Nathaniel Hawthorne’s classic American novel, The House of the Seven Gables, is a cautionary tale of a house cursed by the wrongful deeds of its founder. Published in 1851, the novel was inspired by the seaside mansion owned by his cousin Susanna Ingersoll, that was constructed almost 200 years prior in 1668. Hawthorne drew information from his own family history when composing the story, as he is descended from the unrepentant “Hanging Judge” John Hathorne who presided over the 1692 Salem Witch Trials. Through The House of the Seven Gables, Hawthorne aims to prove what he knows from his own experience, that “the wrong-doings of one generation lives into the successive ones.”
This is a reprint of the 1913 edition of The House of the Seven Gables. It features an introduction by museum founder Caroline O. Emmerton, which details the house’s history beginning in 1668, and her personal experience during its restoration starting in 1908 and ending in 1910 with the establishment of the House of the Seven Gables Settlement Association. This book features enlarged text as well as 16 photographs of the interior and exterior of the Turner-Ingersoll mansion.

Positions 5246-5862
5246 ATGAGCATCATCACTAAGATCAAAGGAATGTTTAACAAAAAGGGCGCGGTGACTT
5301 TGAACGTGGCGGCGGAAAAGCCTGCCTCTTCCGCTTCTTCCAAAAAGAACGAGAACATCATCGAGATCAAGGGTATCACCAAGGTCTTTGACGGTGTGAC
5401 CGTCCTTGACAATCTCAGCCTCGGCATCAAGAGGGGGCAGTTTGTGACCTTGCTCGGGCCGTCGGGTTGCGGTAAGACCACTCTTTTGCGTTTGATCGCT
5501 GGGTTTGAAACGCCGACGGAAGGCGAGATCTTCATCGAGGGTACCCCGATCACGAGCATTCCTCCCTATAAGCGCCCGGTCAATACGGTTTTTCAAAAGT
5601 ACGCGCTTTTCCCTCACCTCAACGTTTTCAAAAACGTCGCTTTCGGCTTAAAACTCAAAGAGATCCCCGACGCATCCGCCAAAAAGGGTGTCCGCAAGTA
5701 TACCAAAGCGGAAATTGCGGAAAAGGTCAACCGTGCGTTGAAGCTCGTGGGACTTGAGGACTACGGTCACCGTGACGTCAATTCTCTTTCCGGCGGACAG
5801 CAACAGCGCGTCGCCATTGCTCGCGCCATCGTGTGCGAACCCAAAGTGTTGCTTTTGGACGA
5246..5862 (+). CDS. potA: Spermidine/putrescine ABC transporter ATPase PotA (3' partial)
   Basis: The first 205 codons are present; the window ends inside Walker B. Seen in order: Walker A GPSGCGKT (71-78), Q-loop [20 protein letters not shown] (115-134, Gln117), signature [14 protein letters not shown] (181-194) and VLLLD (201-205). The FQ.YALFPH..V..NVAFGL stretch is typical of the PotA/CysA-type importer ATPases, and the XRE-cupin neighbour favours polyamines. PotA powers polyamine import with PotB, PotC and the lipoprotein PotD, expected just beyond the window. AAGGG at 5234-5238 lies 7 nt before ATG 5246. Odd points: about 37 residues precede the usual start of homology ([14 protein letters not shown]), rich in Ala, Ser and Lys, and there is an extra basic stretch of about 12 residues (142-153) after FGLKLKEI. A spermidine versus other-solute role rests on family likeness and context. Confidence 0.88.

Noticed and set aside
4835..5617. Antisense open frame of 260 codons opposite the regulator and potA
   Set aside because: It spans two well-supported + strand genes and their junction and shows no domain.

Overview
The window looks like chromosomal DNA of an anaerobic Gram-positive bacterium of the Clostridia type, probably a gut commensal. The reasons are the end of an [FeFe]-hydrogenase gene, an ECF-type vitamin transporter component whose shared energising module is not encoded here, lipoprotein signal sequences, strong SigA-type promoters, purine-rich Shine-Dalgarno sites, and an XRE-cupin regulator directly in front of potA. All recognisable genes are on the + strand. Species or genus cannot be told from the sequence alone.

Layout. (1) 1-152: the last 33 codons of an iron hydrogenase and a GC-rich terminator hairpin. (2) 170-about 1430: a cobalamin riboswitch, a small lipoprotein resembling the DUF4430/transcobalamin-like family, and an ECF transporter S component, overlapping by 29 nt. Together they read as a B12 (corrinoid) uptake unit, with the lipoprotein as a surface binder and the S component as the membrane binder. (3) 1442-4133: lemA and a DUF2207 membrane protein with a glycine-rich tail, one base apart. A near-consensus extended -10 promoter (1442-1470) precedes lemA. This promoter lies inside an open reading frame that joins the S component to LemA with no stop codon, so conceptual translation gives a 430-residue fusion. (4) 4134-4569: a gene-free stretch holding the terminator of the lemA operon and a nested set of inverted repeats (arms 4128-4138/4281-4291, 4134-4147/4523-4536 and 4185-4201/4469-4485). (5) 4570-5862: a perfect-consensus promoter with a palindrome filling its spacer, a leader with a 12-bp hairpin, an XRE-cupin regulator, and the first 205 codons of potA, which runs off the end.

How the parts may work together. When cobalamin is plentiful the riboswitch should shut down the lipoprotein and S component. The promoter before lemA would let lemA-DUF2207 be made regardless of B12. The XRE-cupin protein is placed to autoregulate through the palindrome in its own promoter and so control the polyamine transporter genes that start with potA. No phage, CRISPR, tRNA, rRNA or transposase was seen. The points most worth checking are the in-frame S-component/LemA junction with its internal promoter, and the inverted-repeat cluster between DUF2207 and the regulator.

Each Nathaniel Hawthorne book is stamped saying “Purchased from the House of the Seven Gables,” and with a facsimile of his signature from our archives.